patients with severe sepsis.
Conclusions: In this group of surgical ICU patients, anemia was common and was associated with higher morbidity
and mortality. Higher hemoglobin concentrations and receipt of a blood transfusion were independently associated
with a lower risk of in-hospital death. Randomized control studies are warranted to confirm the potential benefit of
blood transfusions in these subpopulations.
Anemia is common in critically ill patients [1-4] and is
associated with considerable morbidity and worse out-
come [1,3]. Conversely, several studies [1,3] have indi-
cated a potential association between blood transfusion
and poor outcome from critical illness. Large observa-
tional European  and North American  cohort stud-
ies on blood transfusion practices in critically ill patients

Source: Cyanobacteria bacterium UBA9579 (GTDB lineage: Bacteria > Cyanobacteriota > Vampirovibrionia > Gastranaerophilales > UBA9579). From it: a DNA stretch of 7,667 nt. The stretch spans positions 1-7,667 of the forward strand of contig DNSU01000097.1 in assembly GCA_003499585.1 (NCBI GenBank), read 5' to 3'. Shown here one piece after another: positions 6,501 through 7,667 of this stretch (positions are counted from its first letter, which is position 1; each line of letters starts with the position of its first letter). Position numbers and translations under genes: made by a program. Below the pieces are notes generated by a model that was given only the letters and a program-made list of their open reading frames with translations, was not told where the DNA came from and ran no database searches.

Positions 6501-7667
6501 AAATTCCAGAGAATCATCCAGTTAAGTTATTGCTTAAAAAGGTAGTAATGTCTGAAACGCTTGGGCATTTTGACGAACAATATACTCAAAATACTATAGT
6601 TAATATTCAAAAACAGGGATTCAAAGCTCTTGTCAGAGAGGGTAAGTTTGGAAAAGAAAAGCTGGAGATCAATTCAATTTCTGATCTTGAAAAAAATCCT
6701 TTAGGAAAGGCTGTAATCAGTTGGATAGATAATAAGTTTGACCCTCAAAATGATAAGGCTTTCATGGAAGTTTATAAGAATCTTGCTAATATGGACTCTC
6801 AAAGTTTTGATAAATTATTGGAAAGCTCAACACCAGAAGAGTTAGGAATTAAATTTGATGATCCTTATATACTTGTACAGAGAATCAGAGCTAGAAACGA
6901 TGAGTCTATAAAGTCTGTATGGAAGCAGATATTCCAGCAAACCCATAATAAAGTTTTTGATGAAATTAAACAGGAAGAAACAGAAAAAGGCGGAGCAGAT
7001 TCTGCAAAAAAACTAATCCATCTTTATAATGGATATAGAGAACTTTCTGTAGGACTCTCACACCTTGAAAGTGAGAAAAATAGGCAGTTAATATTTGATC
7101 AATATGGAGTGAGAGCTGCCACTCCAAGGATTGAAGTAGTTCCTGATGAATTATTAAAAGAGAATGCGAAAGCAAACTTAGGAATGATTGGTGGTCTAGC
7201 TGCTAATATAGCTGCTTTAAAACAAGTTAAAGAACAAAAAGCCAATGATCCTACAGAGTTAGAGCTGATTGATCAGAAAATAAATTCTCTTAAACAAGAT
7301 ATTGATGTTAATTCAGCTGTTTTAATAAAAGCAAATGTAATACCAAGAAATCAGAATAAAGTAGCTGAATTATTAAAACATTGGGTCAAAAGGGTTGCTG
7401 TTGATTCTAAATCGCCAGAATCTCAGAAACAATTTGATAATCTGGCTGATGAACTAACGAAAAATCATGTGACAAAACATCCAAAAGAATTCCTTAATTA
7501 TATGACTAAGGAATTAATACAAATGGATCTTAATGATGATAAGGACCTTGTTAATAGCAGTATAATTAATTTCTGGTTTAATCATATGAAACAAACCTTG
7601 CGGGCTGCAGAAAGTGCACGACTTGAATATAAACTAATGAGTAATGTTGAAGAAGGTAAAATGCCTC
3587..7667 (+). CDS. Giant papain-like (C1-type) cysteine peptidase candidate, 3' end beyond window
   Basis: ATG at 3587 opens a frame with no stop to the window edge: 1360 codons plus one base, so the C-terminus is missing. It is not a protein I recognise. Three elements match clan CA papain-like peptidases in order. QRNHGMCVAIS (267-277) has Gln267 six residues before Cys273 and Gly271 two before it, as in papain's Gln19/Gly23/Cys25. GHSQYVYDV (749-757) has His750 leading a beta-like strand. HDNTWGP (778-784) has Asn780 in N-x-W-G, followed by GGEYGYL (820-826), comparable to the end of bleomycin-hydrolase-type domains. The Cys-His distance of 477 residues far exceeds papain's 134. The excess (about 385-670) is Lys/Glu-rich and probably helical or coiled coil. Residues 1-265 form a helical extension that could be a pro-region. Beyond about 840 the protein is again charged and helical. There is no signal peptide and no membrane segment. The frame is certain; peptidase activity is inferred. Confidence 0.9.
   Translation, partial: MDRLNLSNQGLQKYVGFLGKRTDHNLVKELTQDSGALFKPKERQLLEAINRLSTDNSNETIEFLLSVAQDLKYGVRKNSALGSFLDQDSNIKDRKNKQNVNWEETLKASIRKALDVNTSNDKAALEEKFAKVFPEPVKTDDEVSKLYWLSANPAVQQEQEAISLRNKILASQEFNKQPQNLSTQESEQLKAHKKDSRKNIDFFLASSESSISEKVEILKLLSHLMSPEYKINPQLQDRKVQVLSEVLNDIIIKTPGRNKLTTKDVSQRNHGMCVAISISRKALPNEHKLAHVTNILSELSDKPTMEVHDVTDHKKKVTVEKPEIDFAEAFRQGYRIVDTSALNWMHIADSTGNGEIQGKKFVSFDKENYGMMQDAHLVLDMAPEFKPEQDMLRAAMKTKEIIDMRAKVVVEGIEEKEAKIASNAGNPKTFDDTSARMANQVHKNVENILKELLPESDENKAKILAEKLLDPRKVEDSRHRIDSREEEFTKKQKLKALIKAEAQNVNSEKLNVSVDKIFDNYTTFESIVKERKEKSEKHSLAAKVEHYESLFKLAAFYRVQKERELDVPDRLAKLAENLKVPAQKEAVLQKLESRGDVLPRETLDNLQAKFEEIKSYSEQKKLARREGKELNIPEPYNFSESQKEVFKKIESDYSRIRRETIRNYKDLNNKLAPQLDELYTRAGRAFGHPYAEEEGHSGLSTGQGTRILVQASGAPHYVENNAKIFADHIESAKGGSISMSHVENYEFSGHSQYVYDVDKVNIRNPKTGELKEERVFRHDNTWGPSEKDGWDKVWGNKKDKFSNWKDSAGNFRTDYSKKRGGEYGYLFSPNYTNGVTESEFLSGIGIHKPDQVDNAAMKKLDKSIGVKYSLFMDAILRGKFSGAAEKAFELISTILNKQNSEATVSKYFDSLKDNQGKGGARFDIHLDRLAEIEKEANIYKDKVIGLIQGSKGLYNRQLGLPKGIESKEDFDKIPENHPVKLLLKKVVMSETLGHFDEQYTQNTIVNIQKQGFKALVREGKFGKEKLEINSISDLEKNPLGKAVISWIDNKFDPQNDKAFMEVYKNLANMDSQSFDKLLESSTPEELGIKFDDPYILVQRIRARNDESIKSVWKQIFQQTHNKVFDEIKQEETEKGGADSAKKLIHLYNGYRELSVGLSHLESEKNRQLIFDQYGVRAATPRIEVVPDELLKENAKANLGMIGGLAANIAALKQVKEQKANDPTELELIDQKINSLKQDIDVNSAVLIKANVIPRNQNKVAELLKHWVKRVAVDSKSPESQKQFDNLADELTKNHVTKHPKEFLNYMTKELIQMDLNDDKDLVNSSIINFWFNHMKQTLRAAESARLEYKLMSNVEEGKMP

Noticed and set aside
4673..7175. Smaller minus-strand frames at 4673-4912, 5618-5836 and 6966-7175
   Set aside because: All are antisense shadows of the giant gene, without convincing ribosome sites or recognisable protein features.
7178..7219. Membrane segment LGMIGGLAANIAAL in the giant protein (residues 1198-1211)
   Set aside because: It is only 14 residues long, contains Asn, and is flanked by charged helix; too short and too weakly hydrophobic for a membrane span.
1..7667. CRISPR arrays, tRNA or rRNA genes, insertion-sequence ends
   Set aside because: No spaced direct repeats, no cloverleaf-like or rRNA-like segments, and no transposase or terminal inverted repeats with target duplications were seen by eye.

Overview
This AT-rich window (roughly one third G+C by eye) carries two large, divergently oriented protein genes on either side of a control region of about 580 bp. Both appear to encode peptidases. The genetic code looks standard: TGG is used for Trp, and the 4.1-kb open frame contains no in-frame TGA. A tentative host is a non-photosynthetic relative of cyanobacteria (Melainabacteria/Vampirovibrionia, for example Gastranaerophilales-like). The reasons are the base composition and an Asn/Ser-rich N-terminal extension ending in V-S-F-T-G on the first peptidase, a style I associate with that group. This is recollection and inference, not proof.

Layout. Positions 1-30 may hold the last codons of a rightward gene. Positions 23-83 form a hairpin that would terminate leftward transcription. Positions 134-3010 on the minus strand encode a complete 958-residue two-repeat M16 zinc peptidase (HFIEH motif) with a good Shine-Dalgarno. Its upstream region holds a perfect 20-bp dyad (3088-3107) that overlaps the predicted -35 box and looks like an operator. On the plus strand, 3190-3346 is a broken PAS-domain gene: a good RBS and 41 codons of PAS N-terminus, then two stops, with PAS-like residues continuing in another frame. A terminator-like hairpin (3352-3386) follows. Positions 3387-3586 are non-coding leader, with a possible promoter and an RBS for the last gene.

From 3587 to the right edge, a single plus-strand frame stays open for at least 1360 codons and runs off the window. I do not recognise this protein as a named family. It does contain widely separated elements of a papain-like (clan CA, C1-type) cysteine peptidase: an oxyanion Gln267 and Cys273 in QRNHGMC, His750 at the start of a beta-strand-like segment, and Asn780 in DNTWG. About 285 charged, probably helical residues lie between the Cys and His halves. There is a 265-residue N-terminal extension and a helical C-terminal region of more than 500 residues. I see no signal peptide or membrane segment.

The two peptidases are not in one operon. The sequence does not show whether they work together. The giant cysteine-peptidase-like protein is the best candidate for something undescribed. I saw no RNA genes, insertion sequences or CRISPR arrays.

reported that blood transfusion was independently asso-
ciated with an increased risk of death. This association
was confirmed in propensity score-matched groups.
Studies in trauma patients , in patients with burns ,
in patients undergoing cardiac surgery , and in patients
with acute coronary syndromes  have also suggested
increased mortality rates associated with blood transfu-
A landmark study by Hébert and colleagues , the
transfusion requirements in critically ill patients (TRICC)
study, demonstrated that a restrictive strategy of red
blood cell (RBC) transfusion was as effective as a liberal
strategy. Moreover, these authors  reported a survival
benefit with the restrictive strategy in patients younger
than 55 years and those with acute physiology and
chronic health evaluation (APACHE) II scores of 20 or
less. Similarly, in a recent study in pediatric critically ill
patients, Lacroix and colleagues  reported that
restricting transfusions to patients with a hemoglobin
* Correspondence: Yasser.Sakr@med.uni-jena.de
1 Department of Anesthesiology and Intensive Care, Friedrich Schiller
University Hospital, Erlanger Allee 103, Jena, 07743, Germany
Full list of author information is available at the end of the article
Sakr et al. Critical Care 2010, 14:R92